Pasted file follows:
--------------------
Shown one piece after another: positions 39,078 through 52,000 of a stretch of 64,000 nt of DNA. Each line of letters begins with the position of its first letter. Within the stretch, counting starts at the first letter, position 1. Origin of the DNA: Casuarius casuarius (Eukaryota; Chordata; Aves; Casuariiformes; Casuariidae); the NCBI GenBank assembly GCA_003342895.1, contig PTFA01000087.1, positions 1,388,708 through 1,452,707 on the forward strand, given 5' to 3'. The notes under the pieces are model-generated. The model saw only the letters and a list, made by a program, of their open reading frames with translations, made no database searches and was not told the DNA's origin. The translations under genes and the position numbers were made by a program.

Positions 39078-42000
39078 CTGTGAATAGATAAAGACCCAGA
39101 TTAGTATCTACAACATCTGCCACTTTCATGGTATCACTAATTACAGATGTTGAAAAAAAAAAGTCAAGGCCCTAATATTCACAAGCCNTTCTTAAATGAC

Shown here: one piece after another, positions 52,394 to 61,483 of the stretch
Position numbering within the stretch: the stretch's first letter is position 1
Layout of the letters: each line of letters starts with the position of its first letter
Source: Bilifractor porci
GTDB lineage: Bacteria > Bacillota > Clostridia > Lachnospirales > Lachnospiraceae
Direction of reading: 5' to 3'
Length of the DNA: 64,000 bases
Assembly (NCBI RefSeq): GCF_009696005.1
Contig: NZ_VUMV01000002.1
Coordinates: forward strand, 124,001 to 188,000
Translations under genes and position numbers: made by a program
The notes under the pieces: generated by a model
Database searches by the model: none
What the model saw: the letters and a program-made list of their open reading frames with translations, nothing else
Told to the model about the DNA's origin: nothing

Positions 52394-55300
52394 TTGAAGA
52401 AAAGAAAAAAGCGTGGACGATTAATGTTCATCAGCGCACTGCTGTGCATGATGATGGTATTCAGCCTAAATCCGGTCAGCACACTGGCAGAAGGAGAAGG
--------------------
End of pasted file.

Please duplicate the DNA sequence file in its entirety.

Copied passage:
Shown one piece after another: positions 39,078 through 52,000 of a stretch of 64,000 nt of DNA. Each line of letters begins with the position of its first letter. Within the stretch, counting starts at the first letter, position 1. Origin of the DNA: Casuarius casuarius (Eukaryota; Chordata; Aves; Casuariiformes; Casuariidae); the NCBI GenBank assembly GCA_003342895.1, contig PTFA01000087.1, positions 1,388,708 through 1,452,707 on the forward strand, given 5' to 3'. The notes under the pieces are model-generated. The model saw only the letters and a list, made by a program, of their open reading frames with translations, made no database searches and was not told the DNA's origin. The translations under genes and the position numbers were made by a program.

Positions 39078-42000
39078 CTGTGAATAGATAAAGACCCAGA
39101 TTAGTATCTACAACATCTGCCACTTTCATGGTATCACTAATTACAGATGTTGAAAAAAAAAAGTCAAGGCCCTAATATTCACAAGCCNTTCTTAAATGAC

Shown here: one piece after another, positions 52,394 to 61,483 of the stretch
Position numbering within the stretch: the stretch's first letter is position 1
Layout of the letters: each line of letters starts with the position of its first letter
Source: Bilifractor porci
GTDB lineage: Bacteria > Bacillota > Clostridia > Lachnospirales > Lachnospiraceae
Direction of reading: 5' to 3'
Length of the DNA: 64,000 bases
Assembly (NCBI RefSeq): GCF_009696005.1
Contig: NZ_VUMV01000002.1
Coordinates: forward strand, 124,001 to 188,000
Translations under genes and position numbers: made by a program
The notes under the pieces: generated by a model
Database searches by the model: none
What the model saw: the letters and a program-made list of their open reading frames with translations, nothing else
Told to the model about the DNA's origin: nothing

Positions 52394-55300
52394 TTGAAGA
52401 AAAGAAAAAAGCGTGGACGATTAATGTTCATCAGCGCACTGCTGTGCATGATGATGGTATTCAGCCTAAATCCGGTCAGCACACTGGCAGAAGGAGAAGG